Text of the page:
National Writing Project Evaluation
- Subject: National Writing Project Evaluation
- From: George Sheridan <gsheridan@BOMUSD.EDCOE.K12.CA.US>
- Date: Sat, 24 Jun 2000 16:36:11 -0700
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- Comments: cc: "Kathleen S. Dixon" <firstname.lastname@example.org>, email@example.com
- Reply-to: Assessment Reform Network Mailing List <ARN-L@LISTS.CUA.EDU>
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On this list we're so caught up in opposing "assessment" schemes that range
from stupid to criminally abusive, it was great to spend the last week in
an assessment process that I believe will directly benefit students and
their teachers, as well as those of us who were involved as evaluators.
This past week I've been in Berkeley, reading student papers (and teacher
descriptions of lesson design) as part of a three-year study evaluating the
National Writing Project.
At one time or another, I heard almost every one of the couple dozen
evaluators talk about ways that our time together had sharpened her
perceptions of the traits of effective persuasive writing, or about how
looking at the kinds of work resulting from different lesson designs would
enable her to create more effective lessons in her own classroom. The
feedback we provided to teachers involved in the study should assist them
in guiding their students to produce better work next year.
This is one model of what some call "authentic" assessment, focusing on
student work created for reasons beyond an attempt to earn a score or
please a teacher. In this case, third and fourth graders wrote letters to
their teachers telling who they would like to invite to their classrooms
and why. Each student also wrote to a friend, recommending a book. The best
papers were highly persuasive, with well-elaborated reasons, clear
organization, engaging voice and clear awareness of audience. The greatest
value in reading student papers, however, was in beginning a dialogue with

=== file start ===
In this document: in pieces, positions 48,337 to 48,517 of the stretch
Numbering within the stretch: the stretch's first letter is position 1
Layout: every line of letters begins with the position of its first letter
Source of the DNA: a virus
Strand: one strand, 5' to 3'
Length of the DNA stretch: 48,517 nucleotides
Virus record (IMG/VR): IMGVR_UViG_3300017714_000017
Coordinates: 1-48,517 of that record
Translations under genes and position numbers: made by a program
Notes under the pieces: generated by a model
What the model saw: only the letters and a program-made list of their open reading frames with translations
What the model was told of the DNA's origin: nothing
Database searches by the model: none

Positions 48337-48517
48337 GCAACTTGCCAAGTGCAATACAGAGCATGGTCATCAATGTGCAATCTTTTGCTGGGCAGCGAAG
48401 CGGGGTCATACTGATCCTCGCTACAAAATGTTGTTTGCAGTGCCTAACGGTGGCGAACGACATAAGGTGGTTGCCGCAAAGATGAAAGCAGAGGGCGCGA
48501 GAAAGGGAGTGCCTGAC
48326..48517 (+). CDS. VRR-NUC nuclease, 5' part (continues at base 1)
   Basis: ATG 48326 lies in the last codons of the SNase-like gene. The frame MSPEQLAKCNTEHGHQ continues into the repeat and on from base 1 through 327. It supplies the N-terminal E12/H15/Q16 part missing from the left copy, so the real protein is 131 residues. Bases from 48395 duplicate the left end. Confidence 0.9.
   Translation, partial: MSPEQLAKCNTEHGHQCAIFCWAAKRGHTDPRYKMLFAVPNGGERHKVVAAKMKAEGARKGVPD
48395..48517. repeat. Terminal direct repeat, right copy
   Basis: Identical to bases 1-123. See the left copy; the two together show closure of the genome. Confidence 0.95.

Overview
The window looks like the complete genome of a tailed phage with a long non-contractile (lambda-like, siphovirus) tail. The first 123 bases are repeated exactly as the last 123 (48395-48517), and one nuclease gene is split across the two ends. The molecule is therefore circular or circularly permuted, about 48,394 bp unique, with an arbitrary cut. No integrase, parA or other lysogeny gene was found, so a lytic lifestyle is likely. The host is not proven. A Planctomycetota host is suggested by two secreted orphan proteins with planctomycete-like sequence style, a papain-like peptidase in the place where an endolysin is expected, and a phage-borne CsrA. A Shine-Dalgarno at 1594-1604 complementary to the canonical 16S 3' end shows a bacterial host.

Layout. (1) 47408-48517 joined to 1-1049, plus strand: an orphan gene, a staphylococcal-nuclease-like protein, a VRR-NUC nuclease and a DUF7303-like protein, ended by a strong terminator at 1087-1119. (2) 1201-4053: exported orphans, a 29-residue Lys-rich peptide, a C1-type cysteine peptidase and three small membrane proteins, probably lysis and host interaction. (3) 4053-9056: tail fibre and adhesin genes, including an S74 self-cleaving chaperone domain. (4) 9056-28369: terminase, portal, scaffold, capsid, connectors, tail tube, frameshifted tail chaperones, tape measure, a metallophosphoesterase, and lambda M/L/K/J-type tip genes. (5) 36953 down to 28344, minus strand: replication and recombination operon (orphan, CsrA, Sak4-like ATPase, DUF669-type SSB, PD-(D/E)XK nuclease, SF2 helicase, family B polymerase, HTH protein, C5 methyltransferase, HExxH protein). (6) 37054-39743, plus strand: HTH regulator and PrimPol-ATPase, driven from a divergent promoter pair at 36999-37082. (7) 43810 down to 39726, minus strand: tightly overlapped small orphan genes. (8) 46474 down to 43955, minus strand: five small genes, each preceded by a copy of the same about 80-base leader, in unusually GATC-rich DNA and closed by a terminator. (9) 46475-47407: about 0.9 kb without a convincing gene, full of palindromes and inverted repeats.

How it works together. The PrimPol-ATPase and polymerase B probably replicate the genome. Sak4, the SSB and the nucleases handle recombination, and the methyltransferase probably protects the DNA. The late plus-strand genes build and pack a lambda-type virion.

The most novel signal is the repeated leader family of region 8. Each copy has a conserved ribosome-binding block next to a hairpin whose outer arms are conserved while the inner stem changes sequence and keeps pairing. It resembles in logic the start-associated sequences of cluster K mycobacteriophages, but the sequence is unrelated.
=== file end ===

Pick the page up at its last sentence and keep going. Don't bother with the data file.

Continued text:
the classroom teachers about how to assist the writers of limited or
adequate papers to develop the characteristics found in the best papers.
We selected sets of anchor papers for training purposes. At this time those
papers can't be used outside the classrooms of the teachers involved in the
project, but within a couple years we might be able to publish a scoring
guide or book with detailed analysis and discussion of student samples to
provide reference points for discussion by a larger group of teachers.
Our work this week gave me convincing evidence of the value of providing
students at this grade level with a specific rubric detailing the
characteristics of persuasive writing.
At a time when mandated assessments are often distasteful to everyone
involved, we had the privilege of engaging in the kind of intellectually
challenging work that is so rewarding it makes getting paid seem like an extra.
Black Oak Mine Unified School District
P.O. Box 217
Cool, California 95633
Are standardized tests hurting our kids? Go to http://www.fairtest.org
Hope is...not the conviction that something will turn out well, but the
conviction that something makes sense, regardless of how it turns out.
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